"Fishing is the one thing anybody can do, whether you're a man, woman, there's no limit."
Kent Hildebrand loves to fish and he's got the gear to prove it.
"Oh yeah, I've got lots of gear," said Hildebrand. "Probably, 50 fishing poles at home, then I've got Bruce over here. The bus."
But he claims there are only a few places where he can go to cast his line. That's because Hildebrand lost his leg in a diving accident, and now requires a wheelchair to get to the water.
Hildebrand said, "This thing right here really gets me."
One of the places he'd like to go, is the fishing pond at the Fresno Regional Sports Complex, but right now, it doesn't have a ramp.
Hildebrand said, "The curb is shaved here so a wheelchair can come from wheelchair parking to a crosswalk, which should be, but a crosswalk to where? If you're in a wheelchair it's a crosswalk to nowhere."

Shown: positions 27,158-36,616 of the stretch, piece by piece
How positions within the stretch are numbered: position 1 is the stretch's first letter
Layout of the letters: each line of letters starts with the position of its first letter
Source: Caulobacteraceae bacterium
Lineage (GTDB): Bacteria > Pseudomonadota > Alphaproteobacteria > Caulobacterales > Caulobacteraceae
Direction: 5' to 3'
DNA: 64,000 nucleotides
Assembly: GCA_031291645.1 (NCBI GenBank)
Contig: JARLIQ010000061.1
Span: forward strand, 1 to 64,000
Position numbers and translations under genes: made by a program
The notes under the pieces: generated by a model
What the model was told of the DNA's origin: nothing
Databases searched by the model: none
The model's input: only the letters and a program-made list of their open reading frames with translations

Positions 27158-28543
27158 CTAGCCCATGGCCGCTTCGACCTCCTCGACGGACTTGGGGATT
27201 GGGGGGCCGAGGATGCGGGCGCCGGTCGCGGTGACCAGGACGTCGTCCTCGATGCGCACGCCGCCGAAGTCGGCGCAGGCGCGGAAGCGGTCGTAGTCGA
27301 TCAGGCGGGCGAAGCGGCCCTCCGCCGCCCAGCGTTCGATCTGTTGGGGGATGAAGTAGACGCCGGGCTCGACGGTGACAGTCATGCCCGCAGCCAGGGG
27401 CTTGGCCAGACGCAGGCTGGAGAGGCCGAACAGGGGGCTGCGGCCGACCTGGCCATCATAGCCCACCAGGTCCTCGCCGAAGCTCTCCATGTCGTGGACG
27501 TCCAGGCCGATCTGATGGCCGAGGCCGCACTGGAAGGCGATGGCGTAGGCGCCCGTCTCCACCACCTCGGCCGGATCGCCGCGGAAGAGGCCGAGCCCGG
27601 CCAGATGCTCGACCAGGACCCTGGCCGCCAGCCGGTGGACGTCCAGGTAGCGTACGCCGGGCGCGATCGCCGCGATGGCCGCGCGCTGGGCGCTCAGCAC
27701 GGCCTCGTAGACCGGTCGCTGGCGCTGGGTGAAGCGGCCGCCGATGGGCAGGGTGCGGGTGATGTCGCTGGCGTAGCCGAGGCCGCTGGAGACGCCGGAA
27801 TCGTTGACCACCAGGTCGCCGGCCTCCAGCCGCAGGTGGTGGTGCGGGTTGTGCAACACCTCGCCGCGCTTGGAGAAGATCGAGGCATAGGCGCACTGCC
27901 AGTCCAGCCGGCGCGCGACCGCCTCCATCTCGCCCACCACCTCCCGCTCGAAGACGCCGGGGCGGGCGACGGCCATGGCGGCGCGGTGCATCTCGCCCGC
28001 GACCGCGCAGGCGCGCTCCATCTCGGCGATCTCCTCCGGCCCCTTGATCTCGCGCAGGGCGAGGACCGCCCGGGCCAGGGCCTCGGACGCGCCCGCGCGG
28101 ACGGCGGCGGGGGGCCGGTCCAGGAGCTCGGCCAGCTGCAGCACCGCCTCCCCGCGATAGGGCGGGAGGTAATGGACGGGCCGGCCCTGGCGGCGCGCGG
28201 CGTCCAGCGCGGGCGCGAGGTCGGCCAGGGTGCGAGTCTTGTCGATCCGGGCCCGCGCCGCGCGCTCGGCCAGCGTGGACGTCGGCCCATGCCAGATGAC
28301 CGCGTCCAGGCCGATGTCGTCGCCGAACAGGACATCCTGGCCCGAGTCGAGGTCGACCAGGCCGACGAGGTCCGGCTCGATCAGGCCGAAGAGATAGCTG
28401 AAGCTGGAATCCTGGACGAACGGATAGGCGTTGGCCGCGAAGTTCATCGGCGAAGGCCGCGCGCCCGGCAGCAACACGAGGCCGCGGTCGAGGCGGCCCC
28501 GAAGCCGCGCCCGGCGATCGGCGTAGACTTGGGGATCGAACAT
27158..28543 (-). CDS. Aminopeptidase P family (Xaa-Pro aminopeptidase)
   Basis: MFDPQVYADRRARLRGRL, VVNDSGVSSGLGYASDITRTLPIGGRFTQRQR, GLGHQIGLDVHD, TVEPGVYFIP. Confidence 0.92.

Under the Americans with Disabilities Act, people with disabilities are entitled to "full and equal access to places of public accommodation" including sports facilities.
When we called the city to investigate, director of public works Patrick Wiemiller, told us the pond at the Regional Sports Complex was originally created for irrigation and wasn't intended to become part of the park.
He said in a written statement: "The fishing amenity was added several years later as a part of a city partnership with the State Department of Fish and Game to provide urban fishing opportunities. We're now aware of the issue and the city is evaluating accessibility and program options to ensure compliance with ADA requirements."
In the meantime, Kent Hildebrand sits and waits, hoping to hook city leaders, into incorporating some of his ideas into their plans.
Hildebrand said, "The minimal invasion to government and cost would be to continue a path down there, label the path for handicap or disabled sportsman only and then put a little dock out into the water."